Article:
St. CNN reported that the Missouri news anchor was deeply wounded when a viewer criticized her for being “too Asian” but within hours, Asian Americans across the country were standing by her side.
Last week, an unidentified woman called CNN’s KSDK rose up in St. Louis, Missouri to complain that Michelle Lee, a broadcaster and reporter for the station, mentioned her choice of New Year’s meal during a segment on food traditions for the holiday.
At the end of the clip, the 42-year-old presenter said that she ate dumpling soup and explained that this is “what a lot of Koreans do.”
Her comments prompted the viewer to call the station and leave a message for a minute calling me racist.
“Hey, this evening your Asian announcer mentioned something about being Asian, and Asians eat dumplings on New Year’s Day. And I’m offended about that because what if one of your white announcers said, ‘Okay, eat these eggs on New Year’s Day,’ said the caller in the voice message” day of the year.” I don’t think it was very appropriate to say that, and she was very Asian. I do not know. She can keep her Korean to herself.”
The caller added, “Well, sorry. It was annoying. Because if a white person said that, they would be fired (chuckles). So, say something about what eggs eat. Well, thank you,” the caller added.
The announcer told CNN that the voicemail was initially heard by a co-worker of Lee who was “impressed” by it and quickly shared it with Lee. When she heard me, she was shocked and in excruciating pain, cried and went to bed feeling down, she said Monday during the newscast on her station.
“That night my husband really gave me a big and long hug because he knows 42 years in this body has absorbed 42 years of racism and discrimination and sometimes actual violence and the belief that some people are losing their lives just because a racist is upset,” he told me on Monday.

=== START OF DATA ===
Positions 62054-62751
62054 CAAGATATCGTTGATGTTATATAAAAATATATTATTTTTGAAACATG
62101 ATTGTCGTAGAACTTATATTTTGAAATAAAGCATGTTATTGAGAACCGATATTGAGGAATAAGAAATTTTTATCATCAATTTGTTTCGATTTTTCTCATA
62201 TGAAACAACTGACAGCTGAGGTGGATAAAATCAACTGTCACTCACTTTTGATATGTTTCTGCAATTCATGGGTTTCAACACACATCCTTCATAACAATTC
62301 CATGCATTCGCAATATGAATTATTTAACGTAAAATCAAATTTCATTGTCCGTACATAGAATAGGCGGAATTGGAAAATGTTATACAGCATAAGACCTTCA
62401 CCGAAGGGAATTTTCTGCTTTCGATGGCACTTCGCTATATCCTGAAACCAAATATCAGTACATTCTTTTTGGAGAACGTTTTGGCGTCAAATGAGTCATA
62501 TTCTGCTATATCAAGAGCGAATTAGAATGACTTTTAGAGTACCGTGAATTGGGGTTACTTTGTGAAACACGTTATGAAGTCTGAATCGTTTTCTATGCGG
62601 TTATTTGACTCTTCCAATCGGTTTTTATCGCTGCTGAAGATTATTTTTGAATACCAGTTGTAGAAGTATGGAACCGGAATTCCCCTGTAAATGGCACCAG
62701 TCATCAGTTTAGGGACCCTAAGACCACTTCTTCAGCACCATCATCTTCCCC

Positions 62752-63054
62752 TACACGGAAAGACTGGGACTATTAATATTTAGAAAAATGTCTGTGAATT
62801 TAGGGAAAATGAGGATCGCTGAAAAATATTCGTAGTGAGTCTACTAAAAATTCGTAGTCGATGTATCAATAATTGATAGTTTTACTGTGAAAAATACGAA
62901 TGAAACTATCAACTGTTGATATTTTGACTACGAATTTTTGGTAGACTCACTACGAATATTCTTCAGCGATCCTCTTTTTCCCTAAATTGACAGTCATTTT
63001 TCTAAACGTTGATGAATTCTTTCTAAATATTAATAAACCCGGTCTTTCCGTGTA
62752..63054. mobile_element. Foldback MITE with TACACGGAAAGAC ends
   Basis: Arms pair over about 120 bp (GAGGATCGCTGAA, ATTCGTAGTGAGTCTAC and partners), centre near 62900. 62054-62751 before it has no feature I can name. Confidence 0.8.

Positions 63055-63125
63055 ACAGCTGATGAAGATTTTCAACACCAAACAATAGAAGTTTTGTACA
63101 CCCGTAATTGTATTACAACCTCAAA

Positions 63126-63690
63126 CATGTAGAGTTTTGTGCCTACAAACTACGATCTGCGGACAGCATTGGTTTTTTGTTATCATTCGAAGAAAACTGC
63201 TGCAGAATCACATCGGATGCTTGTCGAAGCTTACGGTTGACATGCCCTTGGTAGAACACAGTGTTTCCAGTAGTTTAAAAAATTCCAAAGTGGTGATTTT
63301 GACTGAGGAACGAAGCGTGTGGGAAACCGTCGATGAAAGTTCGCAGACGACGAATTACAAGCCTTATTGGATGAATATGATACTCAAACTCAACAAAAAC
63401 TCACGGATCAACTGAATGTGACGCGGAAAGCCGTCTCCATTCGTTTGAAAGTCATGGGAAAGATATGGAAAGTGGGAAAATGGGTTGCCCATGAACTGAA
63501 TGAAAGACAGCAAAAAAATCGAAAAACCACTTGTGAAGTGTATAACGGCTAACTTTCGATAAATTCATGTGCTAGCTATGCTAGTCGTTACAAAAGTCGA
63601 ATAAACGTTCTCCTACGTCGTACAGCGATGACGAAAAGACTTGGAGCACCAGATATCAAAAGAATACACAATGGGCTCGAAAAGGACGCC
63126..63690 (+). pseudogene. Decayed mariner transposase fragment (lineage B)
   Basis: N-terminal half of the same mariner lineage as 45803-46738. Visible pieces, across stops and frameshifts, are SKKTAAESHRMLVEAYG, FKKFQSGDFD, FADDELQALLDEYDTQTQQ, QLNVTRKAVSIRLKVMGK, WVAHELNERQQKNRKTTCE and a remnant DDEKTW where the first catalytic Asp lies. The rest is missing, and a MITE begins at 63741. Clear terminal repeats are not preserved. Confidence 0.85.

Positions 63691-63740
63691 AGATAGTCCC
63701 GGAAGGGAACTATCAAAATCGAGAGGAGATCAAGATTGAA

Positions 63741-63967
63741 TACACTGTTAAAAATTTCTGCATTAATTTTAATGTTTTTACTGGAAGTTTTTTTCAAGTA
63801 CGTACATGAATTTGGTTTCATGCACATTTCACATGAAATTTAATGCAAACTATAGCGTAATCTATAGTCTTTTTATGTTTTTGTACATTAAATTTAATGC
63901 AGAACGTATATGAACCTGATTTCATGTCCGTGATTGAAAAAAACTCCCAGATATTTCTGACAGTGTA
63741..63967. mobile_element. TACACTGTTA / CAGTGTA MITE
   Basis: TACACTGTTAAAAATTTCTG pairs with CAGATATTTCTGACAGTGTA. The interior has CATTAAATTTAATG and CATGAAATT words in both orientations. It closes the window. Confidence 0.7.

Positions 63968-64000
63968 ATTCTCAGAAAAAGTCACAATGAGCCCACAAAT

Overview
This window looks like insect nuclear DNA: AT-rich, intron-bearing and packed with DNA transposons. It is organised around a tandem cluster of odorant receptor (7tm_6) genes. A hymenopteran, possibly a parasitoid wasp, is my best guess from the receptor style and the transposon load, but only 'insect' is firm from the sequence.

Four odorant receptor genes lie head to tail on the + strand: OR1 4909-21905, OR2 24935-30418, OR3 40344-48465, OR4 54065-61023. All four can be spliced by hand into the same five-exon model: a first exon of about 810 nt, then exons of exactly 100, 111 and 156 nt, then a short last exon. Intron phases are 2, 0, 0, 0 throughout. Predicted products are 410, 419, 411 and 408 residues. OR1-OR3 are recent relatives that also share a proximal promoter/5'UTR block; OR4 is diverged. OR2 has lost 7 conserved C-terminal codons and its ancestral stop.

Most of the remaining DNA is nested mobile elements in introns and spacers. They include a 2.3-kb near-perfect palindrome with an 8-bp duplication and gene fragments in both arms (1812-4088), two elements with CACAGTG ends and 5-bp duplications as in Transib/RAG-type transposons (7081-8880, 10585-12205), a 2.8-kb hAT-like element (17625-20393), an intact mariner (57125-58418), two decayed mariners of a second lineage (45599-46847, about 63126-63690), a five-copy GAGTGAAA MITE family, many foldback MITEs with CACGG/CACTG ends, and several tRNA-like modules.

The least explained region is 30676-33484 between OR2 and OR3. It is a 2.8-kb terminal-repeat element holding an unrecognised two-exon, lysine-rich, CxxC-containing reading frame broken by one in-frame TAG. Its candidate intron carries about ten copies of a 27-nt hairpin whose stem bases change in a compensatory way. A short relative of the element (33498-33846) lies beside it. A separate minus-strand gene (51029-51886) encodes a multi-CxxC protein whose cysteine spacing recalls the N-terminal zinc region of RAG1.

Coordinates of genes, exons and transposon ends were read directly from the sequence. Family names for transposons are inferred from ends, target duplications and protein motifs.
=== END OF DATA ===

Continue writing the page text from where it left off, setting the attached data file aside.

Lee was raised by white parents in Missouri and has spent many years reconnecting with Korean culture and trying to bring this part of her heritage into her family’s life. For her, the voicemail was a reminder of the challenges she faced on her personal journey.
“It sucks. You’re just trying to do the hard work it takes to figure out who you are, to feel good about yourself, to do all these things, and then when someone cuts you like that, it puts you in a hole in the head that sometimes leads to old wounds” .
That night, Lee said she posted a video on social media listening to the viewer’s voicemail because she wanted to urge others to do better. Within hours, many Asian Americans responded by sharing their New Year’s food traditions and stating they were proud to be #VeryAsian.
One of them was Boston Mayor Michelle Wu, who tweeted that she had dumplings for the New Year, too.
In a statement, Lynn’s employer said he fully supports her and will continue to celebrate diversity and inclusion.
“At the KSDK, we embrace diversity in the people we hire, the stories we tell, and our local community,” the TV station’s statement said.
While the voicemail was “wrong and ugly,” she tells me the support she’s received from people across the United States has been overwhelming and something she considers a gift.
This made her realize that there was still a lot to be done to increase inclusivity for Asian Americans and other communities and see “there is only a strong desire that people want to be seen and valued”. In the next few weeks, Li and fellow journalist Jia Fang will sell “Very Asian” T-shirts, hats and other clothing in support of the Asian American Journalists Association.
Lee tells me that the idea behind voicemail is not representative of the majority of St. Louis or even the state. “A terrible voicemail has produced a million times more than that,” she said. “I definitely think more people are kind and kind.”
But she says the feeling she got after listening to the voicemail is “slight” compared to the racism and anti-Asian violence that many people of Asian descent experience in the United States.
“There are people who have lost their lives or are seriously injured because of racism,” he told me. “What happened to me is very insignificant, but I appreciate it because it turned out to be a blessing. A lot of people responded, and we get a lot of positivity from it.”